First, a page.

With more than 8,000 offices, and 118,000 agents in eighty countries(!), Century 21 is one of the most dominant names in real estate.
Throughout the company’s history, their branding has been iconic enough to become almost synonymous with real estate. In fact, one recent study found that Century 21’s logo was the most recognizable in the industry.
Defying Mediocrity 21st Century Style
Armed with a fresh batch of research from Wakefield, Century 21 pushed ahead with the delicate task of rebranding a household name.
Their goal was to “defy mediocrity and deliver extraordinary experiences”, no easy feat for any brand, but doubly hard for an iconic brand synonymous with traditional real estate branding.
Here’s what they came up with:Quite a difference!
They somehow managed to keep some of the core branding elements of the old logo like the gold/black color theme, and brought them kicking and screaming into the fidget spinner era.
Although I’m a sucker for bold, all caps logos (have you seen our logo?), I think this not only fits my personal aesthetic, but works fantastically well for their brand.
It manages to evoke luxury and glamour, but still remains approachable. While I love the branding for luxury brokerages like Compass, Stribling, or Corcoran, they would all seem laughably out of place on a $90,000 starter home in Ohio.
Hitting the sweet spot between luxurious and approachable also happens to be extremely popular these days. Think Chip and Joanna Gaines country chic interiors or the sudden (and ubiquitous) resurgence of “old timey” logos, farm to table restaurants, and anything and everything ”authentic”.
A Monogram That Can Stand Alone
While I love the new logo, I think many people might be a little turned off by the spartan design. That’s not a problem because pleasing design nerds is not Century 21’s goal here.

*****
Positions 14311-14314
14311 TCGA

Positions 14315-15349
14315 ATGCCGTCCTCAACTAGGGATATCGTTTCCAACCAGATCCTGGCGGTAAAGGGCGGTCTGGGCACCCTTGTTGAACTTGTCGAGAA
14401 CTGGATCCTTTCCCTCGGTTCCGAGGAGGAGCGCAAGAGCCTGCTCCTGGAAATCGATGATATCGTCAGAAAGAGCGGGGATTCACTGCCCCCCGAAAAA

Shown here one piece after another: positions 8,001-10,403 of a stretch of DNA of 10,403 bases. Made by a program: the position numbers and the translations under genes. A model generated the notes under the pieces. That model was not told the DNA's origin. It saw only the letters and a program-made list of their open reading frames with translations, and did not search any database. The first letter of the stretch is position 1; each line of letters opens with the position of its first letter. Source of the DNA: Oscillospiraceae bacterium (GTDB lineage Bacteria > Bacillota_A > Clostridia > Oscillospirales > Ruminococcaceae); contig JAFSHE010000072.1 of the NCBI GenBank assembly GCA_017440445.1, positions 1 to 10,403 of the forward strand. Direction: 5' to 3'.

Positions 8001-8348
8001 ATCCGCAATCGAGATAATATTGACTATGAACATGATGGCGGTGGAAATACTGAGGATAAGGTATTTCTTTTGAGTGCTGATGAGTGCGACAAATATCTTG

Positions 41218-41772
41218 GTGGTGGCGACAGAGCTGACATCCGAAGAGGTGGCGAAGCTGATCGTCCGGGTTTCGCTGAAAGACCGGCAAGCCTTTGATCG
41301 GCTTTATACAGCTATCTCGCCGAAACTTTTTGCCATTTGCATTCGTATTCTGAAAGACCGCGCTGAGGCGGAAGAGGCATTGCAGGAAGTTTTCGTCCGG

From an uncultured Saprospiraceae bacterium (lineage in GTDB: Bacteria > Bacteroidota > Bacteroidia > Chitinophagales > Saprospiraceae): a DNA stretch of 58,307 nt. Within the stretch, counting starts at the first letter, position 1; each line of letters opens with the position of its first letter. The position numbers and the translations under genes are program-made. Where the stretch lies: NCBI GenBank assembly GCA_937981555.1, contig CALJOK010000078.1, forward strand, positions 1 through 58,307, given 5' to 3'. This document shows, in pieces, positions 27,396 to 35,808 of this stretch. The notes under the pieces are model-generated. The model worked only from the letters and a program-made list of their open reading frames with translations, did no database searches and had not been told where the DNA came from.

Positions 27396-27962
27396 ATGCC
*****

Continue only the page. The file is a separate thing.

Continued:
Thankfully, they also designed a monogram that can stand on its own. If you want to get an idea of how important that is, think of how iconic the bitten apple brand mark is for Apple. It’s such a good stand in for the brand that many times Apple doesn’t even bother adding their logo.
Anyway, here it is:There’s a lot to like here. The colors translate very well to the monogram, and the shape reminds me of numbers on a vintage race car.
The font is elegant and cool looking, but again, approachable. This would look just as appropriate outside a $10 million Malibu beach house as it would outside a starter home in flyover country.
As I said before, hats off to the designer here. Combining elegance and approachability is no easy feat.
For example, here’s Elliman’s (lovely) monogram.Just as elegant looking, but I can’t help but feel that using this to market a starter home would be like slapping a Rolls Royce logo on a Hyundai.
It’s beautiful, but only works in limited environments. It even uses the same French Racing Blue that Buggati still uses in their branding and livery.
More Than a Fancy New Logo
Like any marketing department worth their salt, Century 21 developed an entire brand concept rather than just a quick update to their logo.
Built around the idea of defying mediocrity, they even built launched a new brand website to help introduce their new brand to the public and the media.
Here’s our friend and all around real estate design and branding geek Deidre Woollard on Century 21’s new brand identity and website: